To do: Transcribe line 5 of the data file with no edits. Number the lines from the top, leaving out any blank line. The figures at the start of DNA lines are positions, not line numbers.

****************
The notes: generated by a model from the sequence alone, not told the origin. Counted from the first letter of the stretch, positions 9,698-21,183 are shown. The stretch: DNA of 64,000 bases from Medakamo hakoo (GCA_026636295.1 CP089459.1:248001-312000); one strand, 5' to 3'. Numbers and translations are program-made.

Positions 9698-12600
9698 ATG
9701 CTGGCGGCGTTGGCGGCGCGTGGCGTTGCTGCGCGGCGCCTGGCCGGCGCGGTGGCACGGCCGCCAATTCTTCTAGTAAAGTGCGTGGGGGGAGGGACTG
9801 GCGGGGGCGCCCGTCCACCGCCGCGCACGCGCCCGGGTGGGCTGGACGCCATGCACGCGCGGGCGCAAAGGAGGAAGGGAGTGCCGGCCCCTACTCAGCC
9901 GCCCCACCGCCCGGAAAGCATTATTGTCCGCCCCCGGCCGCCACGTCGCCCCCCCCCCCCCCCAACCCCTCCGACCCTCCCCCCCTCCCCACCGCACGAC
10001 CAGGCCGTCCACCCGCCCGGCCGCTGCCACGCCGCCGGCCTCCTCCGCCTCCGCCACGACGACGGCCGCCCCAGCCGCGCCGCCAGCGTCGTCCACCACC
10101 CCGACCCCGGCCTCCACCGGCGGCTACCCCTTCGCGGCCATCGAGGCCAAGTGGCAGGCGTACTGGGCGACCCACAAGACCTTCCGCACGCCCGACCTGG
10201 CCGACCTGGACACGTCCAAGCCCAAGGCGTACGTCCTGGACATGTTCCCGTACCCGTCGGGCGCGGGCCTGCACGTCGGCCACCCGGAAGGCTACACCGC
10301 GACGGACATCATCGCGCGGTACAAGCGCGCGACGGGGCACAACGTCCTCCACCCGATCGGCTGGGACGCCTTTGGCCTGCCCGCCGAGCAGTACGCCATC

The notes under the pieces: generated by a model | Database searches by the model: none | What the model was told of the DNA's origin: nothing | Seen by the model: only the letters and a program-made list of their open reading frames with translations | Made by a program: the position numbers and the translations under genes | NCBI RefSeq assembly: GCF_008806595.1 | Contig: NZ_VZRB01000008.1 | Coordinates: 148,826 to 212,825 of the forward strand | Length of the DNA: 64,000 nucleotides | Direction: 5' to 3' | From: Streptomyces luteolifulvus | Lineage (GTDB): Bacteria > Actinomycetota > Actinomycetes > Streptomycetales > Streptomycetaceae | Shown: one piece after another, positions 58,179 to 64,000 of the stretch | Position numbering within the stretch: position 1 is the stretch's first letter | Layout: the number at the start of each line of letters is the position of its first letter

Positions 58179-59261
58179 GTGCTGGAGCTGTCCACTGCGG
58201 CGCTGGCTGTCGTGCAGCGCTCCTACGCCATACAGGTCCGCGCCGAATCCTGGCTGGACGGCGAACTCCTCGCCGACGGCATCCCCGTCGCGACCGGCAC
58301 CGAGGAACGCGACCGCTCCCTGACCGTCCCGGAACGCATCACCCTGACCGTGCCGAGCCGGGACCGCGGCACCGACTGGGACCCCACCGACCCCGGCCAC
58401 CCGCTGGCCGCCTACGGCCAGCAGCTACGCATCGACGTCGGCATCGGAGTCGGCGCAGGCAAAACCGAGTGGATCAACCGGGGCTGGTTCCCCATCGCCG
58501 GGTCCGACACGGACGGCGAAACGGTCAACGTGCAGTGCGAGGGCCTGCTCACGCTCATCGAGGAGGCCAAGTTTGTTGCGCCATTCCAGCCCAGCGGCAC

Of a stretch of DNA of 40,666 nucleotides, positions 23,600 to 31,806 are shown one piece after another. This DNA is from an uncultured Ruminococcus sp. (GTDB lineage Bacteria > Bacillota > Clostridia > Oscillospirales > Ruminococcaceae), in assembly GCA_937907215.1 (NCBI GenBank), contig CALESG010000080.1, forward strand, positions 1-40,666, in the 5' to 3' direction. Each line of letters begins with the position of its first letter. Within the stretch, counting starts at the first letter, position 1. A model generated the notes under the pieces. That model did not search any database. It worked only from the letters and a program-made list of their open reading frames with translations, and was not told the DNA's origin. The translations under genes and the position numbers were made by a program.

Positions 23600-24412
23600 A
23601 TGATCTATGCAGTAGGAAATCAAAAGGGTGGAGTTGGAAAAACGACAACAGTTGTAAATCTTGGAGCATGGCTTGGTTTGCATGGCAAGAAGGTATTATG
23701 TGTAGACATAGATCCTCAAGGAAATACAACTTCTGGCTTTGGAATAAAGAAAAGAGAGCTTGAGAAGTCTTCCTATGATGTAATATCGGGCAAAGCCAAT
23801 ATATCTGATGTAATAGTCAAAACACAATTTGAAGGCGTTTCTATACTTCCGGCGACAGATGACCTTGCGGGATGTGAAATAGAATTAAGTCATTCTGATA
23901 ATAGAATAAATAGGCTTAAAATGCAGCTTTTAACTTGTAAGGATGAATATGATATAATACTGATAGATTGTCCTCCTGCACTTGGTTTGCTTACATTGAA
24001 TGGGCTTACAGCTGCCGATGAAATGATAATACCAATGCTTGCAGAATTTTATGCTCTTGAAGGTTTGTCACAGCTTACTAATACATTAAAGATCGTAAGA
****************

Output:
9801 GCGGGGGCGCCCGTCCACCGCCGCGCACGCGCCCGGGTGGGCTGGACGCCATGCACGCGCGGGCGCAAAGGAGGAAGGGAGTGCCGGCCCCTACTCAGCC